The water was relatively calm.  Fort St. Catherine was in sight as we rounded this bend.  It is the largest fort in all of Bermuda.  It was constructed in 1614 and it had numerous upgrades in the nineteenth century.  It now houses a museum of Bermudan history.  St. Catherine Fort was the landing place of the 1609 crew and passengers of the Sea Venture. ♥

The ferry begins to approach St. George.

St. George is a World Heritage Site designated by UNESCO.  St. George is named after the legendary dragon slayer and patron saint of England.  This is the place that Bermuda began.  The Sea Venture shipwrecked here in 1609 during a horrible storm and possibly a hurricane.  All on board survived the wreck.  One hundred fifty souls!  All but two of these passengers continued with their original purpose to reinforce the settlement at Jamestown, Virginia.

We stepped off the ferry to see beautiful St George.  The houses are so colorful and happy looking.  The roof line of most homes is quite interesting.  Bermuda has no fresh water lakes or rivers so the islanders have to save their precious water in a collection cistern.  This is an example of how the rain water trickles down these steps and then into a cistern.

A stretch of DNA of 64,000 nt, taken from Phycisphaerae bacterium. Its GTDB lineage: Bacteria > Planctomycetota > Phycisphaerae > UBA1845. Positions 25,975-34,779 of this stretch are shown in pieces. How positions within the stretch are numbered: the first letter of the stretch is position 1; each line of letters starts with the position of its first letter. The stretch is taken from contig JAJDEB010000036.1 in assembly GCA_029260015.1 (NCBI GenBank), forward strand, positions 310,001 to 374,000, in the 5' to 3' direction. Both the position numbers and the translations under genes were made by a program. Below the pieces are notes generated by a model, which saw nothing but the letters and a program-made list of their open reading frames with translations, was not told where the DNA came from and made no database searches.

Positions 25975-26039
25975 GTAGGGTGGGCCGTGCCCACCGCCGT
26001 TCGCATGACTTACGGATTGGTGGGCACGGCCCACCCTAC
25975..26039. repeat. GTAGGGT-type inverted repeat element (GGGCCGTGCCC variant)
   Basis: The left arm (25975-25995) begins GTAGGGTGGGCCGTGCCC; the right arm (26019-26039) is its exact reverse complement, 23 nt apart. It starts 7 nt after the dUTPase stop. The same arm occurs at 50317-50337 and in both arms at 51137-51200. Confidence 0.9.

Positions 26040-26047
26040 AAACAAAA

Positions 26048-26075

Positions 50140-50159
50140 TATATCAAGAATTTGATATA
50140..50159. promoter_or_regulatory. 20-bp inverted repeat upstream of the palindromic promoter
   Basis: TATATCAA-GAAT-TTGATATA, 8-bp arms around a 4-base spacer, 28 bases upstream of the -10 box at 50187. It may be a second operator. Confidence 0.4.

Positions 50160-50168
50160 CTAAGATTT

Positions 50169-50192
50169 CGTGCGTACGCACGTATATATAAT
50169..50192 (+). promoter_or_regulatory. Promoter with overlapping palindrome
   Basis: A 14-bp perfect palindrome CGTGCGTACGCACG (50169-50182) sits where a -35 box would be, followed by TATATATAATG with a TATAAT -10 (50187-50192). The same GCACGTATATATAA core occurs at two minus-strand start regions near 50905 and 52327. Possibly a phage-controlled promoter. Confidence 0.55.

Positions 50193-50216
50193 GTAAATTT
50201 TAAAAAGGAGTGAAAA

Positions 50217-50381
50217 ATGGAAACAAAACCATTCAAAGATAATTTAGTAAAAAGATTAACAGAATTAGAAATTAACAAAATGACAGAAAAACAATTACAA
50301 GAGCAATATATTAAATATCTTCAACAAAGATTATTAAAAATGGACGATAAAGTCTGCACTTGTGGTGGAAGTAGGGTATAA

Pink Oleander 

Bermudan Flag and the flag of Great Britain

There were flowers everywhere, even at the gas station.  Which by the way sold gas at 1.98 a liter!  Bermuda is a very expensive island to live on.  Most of the locals use the ferries or some other form of  public transportation.  One young lady told us she has a motor bike that she uses as it was too expensive to operate her vehicle.

Across from Town Hall we walked the bridge to Ordnance Island where a modern replica of the seventeenth century ship Deliverance sits.

 After the Sea Venture crew made it ashore they wanted to continue on to Jamestown by building two vessels with the cedar from the island and the wreckage of the Sea Venture.  The Patience was the second vessel that was built.  My ancestor continued the journey to Jamestown, Virginia on the Patience.  I cannot tell you the emotion I felt on this island touring a tiny vessel that sailed many more miles to the New World!  We were reminded that this replica of the Deliverance is a much more substantial vessel than the original one was.  There are plans to build the Patience replica and I would be honored to go back to visit it one day.  The Bermuda built ships arrived in Jamestown in May 1610, their supplies helped to save the surviving settlers.  As a result of their efforts the first English settlement in the New World was made.  We were so happy to board the replica and see how it was for these brave souls.